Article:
“I started to wonder what could be done to possibly approach this study from a totally different angle in an attempt to chip away at what is really happening within our adult population,” she said. “The idea in the initial phase was to make the research focus group driven, with the first phase being qualitative to attack it inductively, meaning we were going to start from the bottom up.”

The first major task entailed gathering a total of 14 different focus groups that would vary in age, ethnicity, and gender, while also coming from both urban and rural communities, and private and public sectors.

“I didn’t know a soul in Guelph but decided to jump into the community with both feet to organize the various groups,” Cavallini noted. “That for me was my Fulbright experience. And until I met with all these people, I never realized, to this extent, the seemingly pervasive preference for engaging in the benefits gained from exercise through every day movement.”

At the meetings, Dr. Cavallini had with her a group of undergraduate students who took notes during the facilitated focus group discussions.

“I had a list of questions for each group, but I wanted them to also talk freely,” she said. “I wanted to know their perception of physical activity compared to exercise, and what barriers they encountered when it came to physical activity and exercise. With one group in particular, I asked the question: ‘What comes to mind when you think about exercise?’ And one woman answered, ‘Darkness.’ And then another girl said, ‘Pain.’ After meeting with seven or eight groups, some trends started to develop. But there was one in particular that continued to catch my eye as I kept reading through all the meeting notes. And that of course, was the preference to participate in energetic movement through every day activity rather than the conventional notion of exercise.

“They said that physical activity should be more normal to them than putting on lycra and going to the gym for the E word,” she continued. “That blew me away because I didn’t know there were that many people saying going to the gym was just not for them.”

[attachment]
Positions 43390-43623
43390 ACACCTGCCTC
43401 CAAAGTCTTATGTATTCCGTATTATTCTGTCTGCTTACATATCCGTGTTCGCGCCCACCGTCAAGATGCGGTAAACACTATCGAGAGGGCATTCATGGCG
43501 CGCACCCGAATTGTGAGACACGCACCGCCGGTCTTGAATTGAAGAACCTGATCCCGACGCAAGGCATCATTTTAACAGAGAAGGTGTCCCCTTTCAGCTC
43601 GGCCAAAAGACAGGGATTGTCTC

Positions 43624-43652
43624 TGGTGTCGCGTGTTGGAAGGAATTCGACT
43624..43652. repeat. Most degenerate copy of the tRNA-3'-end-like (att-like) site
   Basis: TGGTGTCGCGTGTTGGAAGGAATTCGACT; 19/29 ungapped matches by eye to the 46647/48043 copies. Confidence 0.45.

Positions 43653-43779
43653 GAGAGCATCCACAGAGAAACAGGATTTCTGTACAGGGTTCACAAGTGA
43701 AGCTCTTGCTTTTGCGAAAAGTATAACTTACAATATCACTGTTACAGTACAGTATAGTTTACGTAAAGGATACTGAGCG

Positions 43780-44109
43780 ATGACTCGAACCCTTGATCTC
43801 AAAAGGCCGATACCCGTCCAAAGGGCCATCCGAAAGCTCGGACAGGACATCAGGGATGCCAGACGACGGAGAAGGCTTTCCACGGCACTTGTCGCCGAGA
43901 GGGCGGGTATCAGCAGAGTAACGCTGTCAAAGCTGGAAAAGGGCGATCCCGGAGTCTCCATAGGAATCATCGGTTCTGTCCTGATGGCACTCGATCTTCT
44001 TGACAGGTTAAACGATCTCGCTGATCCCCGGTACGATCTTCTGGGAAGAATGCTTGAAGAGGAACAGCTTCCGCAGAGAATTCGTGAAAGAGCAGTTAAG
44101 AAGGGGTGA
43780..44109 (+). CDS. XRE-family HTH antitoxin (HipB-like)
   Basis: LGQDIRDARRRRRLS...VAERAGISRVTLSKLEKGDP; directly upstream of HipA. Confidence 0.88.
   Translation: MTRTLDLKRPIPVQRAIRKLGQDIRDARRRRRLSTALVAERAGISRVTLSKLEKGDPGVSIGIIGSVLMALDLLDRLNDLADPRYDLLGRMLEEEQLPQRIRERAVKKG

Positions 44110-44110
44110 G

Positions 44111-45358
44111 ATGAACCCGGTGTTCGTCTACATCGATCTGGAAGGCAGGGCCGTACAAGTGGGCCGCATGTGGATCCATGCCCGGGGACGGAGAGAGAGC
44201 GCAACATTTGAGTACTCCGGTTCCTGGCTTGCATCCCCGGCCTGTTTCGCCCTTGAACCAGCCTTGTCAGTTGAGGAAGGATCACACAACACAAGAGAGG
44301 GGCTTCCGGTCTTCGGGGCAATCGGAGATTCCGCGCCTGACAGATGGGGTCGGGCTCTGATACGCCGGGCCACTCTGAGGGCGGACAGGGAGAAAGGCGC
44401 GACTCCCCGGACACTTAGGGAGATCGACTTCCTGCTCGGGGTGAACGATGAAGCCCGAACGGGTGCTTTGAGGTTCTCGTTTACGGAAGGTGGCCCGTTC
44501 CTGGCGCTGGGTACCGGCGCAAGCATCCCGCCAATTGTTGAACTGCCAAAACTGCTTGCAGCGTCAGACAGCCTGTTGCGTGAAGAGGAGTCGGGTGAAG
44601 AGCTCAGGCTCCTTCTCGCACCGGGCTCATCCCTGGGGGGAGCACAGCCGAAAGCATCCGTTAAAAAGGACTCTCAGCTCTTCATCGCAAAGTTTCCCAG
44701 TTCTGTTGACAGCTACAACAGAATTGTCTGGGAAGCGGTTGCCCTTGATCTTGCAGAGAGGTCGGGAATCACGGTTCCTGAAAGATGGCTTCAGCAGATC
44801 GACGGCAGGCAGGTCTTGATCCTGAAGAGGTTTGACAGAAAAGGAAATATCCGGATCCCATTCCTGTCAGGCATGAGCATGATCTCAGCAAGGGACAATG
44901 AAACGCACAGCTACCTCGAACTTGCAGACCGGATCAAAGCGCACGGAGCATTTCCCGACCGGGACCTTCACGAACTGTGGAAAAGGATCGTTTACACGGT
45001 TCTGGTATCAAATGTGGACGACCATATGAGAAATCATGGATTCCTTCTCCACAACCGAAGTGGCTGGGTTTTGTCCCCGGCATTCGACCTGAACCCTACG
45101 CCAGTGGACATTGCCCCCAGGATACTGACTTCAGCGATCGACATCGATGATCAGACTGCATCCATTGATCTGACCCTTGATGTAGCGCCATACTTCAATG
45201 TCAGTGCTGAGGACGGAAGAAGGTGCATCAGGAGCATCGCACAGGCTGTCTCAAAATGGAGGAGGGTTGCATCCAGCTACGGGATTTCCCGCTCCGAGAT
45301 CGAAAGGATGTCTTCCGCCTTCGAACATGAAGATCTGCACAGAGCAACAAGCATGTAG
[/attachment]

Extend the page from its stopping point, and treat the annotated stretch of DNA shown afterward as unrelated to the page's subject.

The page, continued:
The commercials and advertisements focusing on the gym environment – which tends to come with the territory of traditional weight training, hard bodies, and ripped abs – do not resonate with most people, Dr. Cavallini explained, adding that a major paradigm shift is needed when it comes to how people are motivated, informed, and marketed to become more active.

The second phase of the project was to go back to those same community groups with a research-generated survey to quantify what the team members thought they were hearing from the first phase.

Although the results of that second phase found that many people appreciate the significance and the benefit of, 80 percent of adult males and 81 percent of adult females surveyed revealed that engaging in physical activity is more enjoyable than exercise.

“My quest is to educate the public accordingly and to start designing templates where, for example, if you are gardening and you want to hit those moderate to vigorous exercise zones while pulling up weeds, planting flowers, carrying the bag of soil, etc., we can provide some specific ways to do that,” Dr. Cavallini explained. “As we look to eventually publish our research, intervention strategies are being developed on both sides of the border to improve our health and quality of life.